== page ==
A dead tree weta with mandibles large enough to eat 1080 pellets
Photo: funkypancake@flickr
1080 has a relatively short half-life and as a result bioaccumulation is not a huge factor. However 1080 concentrations have been found in several insect species after 1080 application, including cave weta, tree weta and some cockroaches. This may mean that ingestion of 1080 either directly from baits or from toxic offal could cause insect mortality. However studies have shown that weta survive 1080 ingestion even at concentrations of 15 mg/kg after which all traces were eliminated after 6-10 days. Similar results have been produced for ants where 1080 traces were eliminated after several days although some ants consumed enough for a fatal dose.

If insectivores were to eat toxic insect material then trophic transfer could occur to animals feeding on those insects. The problem with this is that I see two potential limitations. One, the relatively short half life of 1080 would result in a small window of time where poisoning could occur and two, the insectivores that ate these individuals would primarily be birds which generally have a higher tolerance to 1080 anyway. Regretfully, some poisoning of non-target species is going to occur during a 1080 operation. The overwhelming evidence is that the number of these individuals is insignificant when weighed against the benefits that these species can gain through the removal of unwanted predators.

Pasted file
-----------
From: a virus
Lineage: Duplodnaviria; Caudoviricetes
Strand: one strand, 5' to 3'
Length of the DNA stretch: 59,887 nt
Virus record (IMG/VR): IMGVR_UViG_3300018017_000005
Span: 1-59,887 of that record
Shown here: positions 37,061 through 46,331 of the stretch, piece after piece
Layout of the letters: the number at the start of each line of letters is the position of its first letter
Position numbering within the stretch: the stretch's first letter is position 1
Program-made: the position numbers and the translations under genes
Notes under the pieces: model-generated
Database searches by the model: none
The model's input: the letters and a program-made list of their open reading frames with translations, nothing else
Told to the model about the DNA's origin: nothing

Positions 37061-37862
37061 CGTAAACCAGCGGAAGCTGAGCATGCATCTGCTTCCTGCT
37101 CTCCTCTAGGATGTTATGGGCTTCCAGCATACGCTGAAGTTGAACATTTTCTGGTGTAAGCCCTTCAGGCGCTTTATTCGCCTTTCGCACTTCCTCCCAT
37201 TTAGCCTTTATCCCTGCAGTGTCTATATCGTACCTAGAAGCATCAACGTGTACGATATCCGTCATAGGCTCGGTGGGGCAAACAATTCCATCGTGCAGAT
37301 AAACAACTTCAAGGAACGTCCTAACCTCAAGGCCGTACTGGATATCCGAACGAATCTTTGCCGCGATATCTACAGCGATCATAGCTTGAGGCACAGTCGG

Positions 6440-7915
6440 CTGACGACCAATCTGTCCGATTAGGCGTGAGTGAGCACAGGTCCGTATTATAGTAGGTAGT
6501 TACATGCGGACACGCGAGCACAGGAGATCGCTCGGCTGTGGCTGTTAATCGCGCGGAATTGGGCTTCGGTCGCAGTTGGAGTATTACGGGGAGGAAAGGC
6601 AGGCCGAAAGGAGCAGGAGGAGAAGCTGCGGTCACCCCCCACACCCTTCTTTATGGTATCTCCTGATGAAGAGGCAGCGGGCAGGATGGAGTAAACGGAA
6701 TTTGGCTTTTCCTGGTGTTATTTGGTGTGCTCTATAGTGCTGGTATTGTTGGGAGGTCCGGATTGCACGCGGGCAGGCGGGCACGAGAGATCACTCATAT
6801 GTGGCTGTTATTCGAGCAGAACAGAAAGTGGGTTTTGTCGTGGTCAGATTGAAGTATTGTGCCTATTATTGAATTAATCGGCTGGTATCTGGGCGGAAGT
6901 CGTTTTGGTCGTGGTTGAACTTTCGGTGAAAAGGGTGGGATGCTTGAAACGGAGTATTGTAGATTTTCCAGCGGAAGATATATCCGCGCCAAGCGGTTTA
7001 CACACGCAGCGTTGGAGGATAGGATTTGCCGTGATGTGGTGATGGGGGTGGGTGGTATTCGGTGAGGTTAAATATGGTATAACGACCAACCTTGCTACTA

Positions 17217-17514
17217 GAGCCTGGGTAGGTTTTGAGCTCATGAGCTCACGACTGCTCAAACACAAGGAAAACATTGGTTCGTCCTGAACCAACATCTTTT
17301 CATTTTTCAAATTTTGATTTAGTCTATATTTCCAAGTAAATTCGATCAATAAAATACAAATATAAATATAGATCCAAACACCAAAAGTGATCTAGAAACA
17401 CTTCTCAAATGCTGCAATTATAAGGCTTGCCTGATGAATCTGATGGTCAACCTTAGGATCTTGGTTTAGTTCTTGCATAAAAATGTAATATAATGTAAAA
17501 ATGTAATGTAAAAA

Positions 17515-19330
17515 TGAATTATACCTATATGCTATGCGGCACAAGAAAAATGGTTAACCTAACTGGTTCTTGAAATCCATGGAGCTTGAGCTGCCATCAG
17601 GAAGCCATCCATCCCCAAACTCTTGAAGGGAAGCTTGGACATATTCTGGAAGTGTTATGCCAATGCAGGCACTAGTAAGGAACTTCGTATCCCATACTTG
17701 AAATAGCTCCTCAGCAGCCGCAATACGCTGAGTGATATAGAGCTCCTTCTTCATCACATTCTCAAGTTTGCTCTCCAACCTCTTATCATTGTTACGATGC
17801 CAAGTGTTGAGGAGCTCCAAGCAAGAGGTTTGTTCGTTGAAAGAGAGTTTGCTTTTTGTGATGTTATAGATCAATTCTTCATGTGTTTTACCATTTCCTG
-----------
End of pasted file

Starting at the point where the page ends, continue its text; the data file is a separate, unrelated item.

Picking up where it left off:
In conclusion I believe that secondary poisoning with 1080 is an issue in New Zealand due to emotional attachment to the affected species. The poisoning of dogs and other domestic animals occurs but is highly avoidable if signage is respected. Furthermore the poisoning of native fauna is evident but the death of these individuals is insignificant compared to the benefits gained from the species as a whole.

Possum picture provided by travelwayoflife@flickr

Tree weta picture provided by funkypancake@flickr

For more on 1080 and the current 'battle for our birds' look here.

Eason, C.T., Ross, J., Miller, A. (2013) Secondary poisoning risks from 1080-poisoned carcasses and risk of trophic transfer - a review. New Zealand Journal of Zoology 40(3): 217-225.

No comments: